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Dental Bad Habits

Man Opens Bottle Water Using Teeth

Some Bad Habits Are Hard To Break

Often, people think of their teeth as indestructible, engaging in high-risk activities, or using them for things they just aren’t well-suited to do. Avoid these bad habits to keep teeth strong and healthy.

Using Teeth as Tools

Conventional wisdom says there’s no substitute for the correct tool. Well, teeth are not tools, nor should they be used as such! Using your teeth to open packaging is a big no-no. People will often justify the behavior by saying, “I’ve done it a hundred times!” Well, while that may be true, it only takes one instance for a tooth to fracture, resulting in an emergency trip to the dentist. Instead, use a pocket knife, scissors, or another device for cutting or opening.

Chewing Inedible Objects

Nothing will make a dentist cringe more than people unnecessarily risking the health of their teeth. Gnawing on inedible objects such as pens or pencils, fingernails, or other hard items should definitely be avoided. If you need to relieve your mouth stress, consider chewing sugarless gum instead.

Crunching Hard Foods? Bad Habits!

While some foods are technically “edible,” they can be hard as a rock (and thus equally hard on teeth). Avoid chewing ice or crunching other hard substances such as candy.

Clenching or Grinding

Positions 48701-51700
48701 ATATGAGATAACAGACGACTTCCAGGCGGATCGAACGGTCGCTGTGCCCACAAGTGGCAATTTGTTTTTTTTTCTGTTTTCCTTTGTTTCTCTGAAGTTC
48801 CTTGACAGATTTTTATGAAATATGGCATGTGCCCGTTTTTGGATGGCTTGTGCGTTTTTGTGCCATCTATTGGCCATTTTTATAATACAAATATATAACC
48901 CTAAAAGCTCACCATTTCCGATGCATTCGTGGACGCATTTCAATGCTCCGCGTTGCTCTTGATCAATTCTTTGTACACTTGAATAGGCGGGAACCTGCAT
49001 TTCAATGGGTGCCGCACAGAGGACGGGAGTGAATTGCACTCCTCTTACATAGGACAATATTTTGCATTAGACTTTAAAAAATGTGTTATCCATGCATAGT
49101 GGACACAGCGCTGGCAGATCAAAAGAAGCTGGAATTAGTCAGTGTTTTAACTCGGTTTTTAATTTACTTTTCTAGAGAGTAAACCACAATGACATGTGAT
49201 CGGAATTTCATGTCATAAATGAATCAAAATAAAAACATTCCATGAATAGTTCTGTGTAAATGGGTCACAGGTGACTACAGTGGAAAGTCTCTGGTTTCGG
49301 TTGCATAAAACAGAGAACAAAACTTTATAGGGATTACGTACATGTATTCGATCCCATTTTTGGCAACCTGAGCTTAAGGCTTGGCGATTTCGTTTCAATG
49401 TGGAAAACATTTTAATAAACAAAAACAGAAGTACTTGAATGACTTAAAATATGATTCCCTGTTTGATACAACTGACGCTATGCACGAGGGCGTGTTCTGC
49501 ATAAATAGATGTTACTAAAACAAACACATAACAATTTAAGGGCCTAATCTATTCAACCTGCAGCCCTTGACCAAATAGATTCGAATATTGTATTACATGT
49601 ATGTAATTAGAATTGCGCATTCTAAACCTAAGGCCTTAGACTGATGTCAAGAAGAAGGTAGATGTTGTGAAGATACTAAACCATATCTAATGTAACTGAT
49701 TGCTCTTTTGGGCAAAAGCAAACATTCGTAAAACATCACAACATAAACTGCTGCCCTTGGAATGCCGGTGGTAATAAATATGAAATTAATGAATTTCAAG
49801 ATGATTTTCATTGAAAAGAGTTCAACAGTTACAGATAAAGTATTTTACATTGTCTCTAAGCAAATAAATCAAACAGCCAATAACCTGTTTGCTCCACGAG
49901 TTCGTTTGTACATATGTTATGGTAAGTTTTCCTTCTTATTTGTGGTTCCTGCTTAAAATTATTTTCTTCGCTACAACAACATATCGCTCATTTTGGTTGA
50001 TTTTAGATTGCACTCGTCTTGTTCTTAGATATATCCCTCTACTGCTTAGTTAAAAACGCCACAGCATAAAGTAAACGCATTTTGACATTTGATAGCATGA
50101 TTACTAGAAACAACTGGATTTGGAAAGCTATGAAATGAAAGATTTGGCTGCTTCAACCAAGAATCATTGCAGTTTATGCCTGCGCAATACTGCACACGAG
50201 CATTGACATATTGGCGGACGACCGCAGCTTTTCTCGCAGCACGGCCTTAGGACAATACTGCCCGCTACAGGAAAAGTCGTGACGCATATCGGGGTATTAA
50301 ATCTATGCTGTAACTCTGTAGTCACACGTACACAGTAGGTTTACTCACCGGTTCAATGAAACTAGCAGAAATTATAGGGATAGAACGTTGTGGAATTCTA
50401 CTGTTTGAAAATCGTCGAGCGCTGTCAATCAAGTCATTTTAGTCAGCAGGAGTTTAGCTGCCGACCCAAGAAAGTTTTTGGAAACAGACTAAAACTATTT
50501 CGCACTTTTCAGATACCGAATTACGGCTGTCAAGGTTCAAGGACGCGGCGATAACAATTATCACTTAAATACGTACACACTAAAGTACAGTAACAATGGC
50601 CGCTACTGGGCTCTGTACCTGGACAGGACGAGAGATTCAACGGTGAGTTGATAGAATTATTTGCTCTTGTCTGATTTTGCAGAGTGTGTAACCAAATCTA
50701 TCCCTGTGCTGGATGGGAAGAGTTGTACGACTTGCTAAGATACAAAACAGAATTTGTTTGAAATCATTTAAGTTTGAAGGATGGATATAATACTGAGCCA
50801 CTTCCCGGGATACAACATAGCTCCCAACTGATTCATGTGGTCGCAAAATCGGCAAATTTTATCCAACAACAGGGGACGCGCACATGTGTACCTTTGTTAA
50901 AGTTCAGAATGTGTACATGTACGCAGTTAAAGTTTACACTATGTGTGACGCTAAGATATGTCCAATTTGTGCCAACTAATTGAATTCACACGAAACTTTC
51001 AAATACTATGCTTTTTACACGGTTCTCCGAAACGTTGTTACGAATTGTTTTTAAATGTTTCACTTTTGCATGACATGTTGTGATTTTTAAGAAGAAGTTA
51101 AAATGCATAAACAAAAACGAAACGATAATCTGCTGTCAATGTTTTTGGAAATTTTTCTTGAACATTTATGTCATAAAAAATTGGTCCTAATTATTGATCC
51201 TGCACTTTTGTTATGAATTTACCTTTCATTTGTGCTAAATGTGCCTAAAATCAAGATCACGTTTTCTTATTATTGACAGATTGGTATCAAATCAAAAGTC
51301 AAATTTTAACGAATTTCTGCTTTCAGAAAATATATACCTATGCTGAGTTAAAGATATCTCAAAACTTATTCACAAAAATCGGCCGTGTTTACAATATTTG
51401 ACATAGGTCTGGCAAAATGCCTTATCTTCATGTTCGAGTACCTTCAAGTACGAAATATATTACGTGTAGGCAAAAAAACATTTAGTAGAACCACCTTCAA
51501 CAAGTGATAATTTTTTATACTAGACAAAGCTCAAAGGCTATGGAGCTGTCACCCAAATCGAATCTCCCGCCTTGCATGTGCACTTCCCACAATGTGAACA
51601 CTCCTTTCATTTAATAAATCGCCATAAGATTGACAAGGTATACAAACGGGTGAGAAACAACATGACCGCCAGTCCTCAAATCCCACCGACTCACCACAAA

Grinding your teeth, known as bruxism, can be extremely destructive to tooth enamel. Often done absentmindedly or subconsciously at night, the condition may worsen during times of elevated stress. If we notice signs of enamel loss, we may recommend a nightguard to protect your teeth.

Not Wearing a Mouthguard

Whenever engaging in contact sports, you should always be wearing a molded mouthguard. Some sports such as football have it mended into the rules that mouthguards are required. But damaging contact can just as likely occur in other sports and high-risk activities, so we dentists always recommend mouthguards to protect teeth. Players often cite comfort as their primary reason for going guardless, and while it may seem burdensome at first, you will soon become accustomed to the feel.

About Dr. Sean Moran

Dr. Moran is a San Francisco native. He received his undergraduate degree at Creighton University in Omaha, Nebraska. He also received his DDS degree from Creighton University School of Dentistry in 1988 at which time he began practicing general dentistry in San Francisco.

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